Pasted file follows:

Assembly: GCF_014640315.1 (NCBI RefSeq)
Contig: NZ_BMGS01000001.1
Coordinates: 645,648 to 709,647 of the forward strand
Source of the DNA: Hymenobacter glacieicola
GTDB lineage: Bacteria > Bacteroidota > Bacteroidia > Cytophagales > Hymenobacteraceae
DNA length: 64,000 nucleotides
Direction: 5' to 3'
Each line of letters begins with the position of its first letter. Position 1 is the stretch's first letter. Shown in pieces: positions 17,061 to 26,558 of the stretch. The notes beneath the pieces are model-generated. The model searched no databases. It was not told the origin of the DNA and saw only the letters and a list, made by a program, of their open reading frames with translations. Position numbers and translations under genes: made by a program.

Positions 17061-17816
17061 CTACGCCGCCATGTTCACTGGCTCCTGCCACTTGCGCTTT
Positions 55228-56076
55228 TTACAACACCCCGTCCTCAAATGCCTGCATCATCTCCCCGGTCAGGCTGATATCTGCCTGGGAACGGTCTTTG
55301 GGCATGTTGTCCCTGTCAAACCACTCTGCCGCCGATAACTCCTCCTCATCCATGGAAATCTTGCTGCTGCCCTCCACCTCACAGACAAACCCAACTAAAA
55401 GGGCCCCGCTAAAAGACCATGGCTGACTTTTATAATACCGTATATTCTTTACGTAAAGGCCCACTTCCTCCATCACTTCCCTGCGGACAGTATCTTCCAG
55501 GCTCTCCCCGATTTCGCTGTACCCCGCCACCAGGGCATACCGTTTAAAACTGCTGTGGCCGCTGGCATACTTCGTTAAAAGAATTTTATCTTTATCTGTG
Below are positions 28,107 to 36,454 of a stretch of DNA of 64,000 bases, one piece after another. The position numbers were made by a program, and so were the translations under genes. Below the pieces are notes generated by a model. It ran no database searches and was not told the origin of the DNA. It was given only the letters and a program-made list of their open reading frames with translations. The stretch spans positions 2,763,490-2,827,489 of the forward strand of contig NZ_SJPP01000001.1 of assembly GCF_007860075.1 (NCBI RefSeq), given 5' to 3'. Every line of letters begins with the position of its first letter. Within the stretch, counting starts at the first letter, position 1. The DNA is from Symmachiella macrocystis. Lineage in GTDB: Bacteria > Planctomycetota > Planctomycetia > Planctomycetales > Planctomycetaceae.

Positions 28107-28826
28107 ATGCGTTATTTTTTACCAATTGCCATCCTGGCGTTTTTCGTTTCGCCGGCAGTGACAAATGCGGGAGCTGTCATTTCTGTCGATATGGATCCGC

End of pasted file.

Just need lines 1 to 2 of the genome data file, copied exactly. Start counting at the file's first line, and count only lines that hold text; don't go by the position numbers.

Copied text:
Assembly: GCF_014640315.1 (NCBI RefSeq)
Contig: NZ_BMGS01000001.1